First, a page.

"The accumulation of all powers, legislative, executive, and judiciary, in the same hands… may justly be pronounced the very definition of tyranny."

The Federalist #47, James Madison
It is a pity that when most Americans think of the Constitutional protection of their liberty (to the extent they think of it at all) the Bill of Rights is all that comes to mind. These ten amendments were such because they were an after-thought, and they were opposed by those who argued that explicitly listing protections might imply limitation to them.
The main body of the Constitution contains the main bulwarks against the subversion of liberty with three underlying principles – limited government, separation of powers, and a system of checks and balances. The second of these principles is neatly encapsulated by by our friend "little Jemmy" Madison in the above snippet from The Federalist Papers. The third principle, checks an balances, can be easily be envisioned as a kind of political "rock, paper, scissors" game. Both of these principles should be familiar to any middle school student, but it has become increasingly and alarmingly clear that too many of our leaders and too many of those who continually vote for them, either do not understand them, or particularly in the case of leadership, deliberately ignore them.
The first principle, limited government, is perhaps the least understood. The power of the states in this union is plenary; i.e. each of the states has the power to do anything it pleases, so long as it does not violate the federal Constitution or its own. This is not true with regard to our federal government. All of its powers and all of its actions must be derived from an express provision in the Constitution. This is why we get, for example, arguments about Obamacare and the commerce and taxing clauses, or justifications of the Civil Rights Act by pointing out that even a hot dog vendor gets his mustard and relish shipped across state lines. The Civil Rights Act obviously stretched the commerce clause to achieve a noble purpose, but Obamacare and other recent actions clearly just snap right through these protections, effectively neutering them.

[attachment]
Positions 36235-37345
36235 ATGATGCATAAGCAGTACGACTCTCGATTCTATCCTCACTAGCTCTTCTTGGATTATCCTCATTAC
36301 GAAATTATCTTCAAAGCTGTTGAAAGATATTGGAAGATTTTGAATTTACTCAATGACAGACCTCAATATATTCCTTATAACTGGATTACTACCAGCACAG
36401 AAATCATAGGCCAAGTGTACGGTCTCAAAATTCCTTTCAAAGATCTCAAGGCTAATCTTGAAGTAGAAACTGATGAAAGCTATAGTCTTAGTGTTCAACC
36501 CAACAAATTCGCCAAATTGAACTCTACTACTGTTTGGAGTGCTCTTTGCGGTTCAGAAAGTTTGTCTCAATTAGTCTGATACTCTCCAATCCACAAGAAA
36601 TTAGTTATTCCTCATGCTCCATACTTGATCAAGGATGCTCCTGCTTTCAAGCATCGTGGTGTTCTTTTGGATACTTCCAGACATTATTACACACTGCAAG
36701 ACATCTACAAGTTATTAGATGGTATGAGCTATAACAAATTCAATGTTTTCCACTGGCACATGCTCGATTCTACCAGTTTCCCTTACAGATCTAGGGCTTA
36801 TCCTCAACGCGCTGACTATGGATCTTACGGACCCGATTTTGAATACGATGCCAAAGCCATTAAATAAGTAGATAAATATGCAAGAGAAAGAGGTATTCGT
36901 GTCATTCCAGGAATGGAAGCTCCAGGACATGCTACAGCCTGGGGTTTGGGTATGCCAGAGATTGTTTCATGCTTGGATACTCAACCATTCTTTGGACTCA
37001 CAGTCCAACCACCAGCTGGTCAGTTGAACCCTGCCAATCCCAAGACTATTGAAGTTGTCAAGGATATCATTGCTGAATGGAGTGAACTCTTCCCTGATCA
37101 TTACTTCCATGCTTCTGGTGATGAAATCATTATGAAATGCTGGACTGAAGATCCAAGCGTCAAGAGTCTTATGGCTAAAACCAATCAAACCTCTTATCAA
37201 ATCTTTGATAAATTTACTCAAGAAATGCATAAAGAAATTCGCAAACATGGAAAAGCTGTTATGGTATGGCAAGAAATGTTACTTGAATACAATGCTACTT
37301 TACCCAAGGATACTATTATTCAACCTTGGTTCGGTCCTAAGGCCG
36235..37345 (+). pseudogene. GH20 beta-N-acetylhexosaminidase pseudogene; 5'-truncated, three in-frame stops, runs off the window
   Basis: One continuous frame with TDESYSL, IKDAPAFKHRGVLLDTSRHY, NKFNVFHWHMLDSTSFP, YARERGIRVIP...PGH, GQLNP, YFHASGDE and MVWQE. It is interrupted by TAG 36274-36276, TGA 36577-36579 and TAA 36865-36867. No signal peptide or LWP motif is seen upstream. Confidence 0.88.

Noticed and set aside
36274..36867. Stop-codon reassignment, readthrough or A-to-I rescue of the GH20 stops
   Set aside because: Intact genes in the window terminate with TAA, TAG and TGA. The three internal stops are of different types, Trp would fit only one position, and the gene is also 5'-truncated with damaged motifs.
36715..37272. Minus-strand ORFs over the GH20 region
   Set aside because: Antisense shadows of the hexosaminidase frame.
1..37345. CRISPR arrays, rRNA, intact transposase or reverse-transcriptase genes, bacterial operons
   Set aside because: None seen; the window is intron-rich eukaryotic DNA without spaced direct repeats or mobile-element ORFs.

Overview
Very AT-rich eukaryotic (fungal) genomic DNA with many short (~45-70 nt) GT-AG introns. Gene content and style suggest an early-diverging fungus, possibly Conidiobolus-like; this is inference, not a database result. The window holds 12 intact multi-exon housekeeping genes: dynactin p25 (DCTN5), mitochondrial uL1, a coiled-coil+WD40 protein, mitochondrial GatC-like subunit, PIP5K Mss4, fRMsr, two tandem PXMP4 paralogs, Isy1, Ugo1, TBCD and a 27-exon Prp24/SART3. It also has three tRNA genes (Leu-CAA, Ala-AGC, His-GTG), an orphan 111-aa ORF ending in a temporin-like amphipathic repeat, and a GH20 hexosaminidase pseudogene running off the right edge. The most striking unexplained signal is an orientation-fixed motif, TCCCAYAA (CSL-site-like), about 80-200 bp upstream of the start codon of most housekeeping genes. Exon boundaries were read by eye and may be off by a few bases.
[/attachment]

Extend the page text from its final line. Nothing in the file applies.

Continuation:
There are those on both the right and the left (though it must be said more so on the left) who view the opposition as not merely misguided but evil, and their own causes so self-evidently just that the opposition must be destroyed – no matter what the means. They should heed the warning given by Sir Thomas More to his son-in-law Roper in A Man For All Seasons:

Roper: So now you’d give the Devil the benefit of law!
More: Yes. What would you do? Cut a great road through the law to get after the Devil?
Roper: I’d cut down every law in England to do that!
More: Oh? And when the last law was down, and the Devil turned ’round on you, where would you hide, Roper, the laws all being flat?… Do you really think you could stand upright in the winds that would blow then? Yes, I’d give the Devil benefit of law, for my own safety’s sake.
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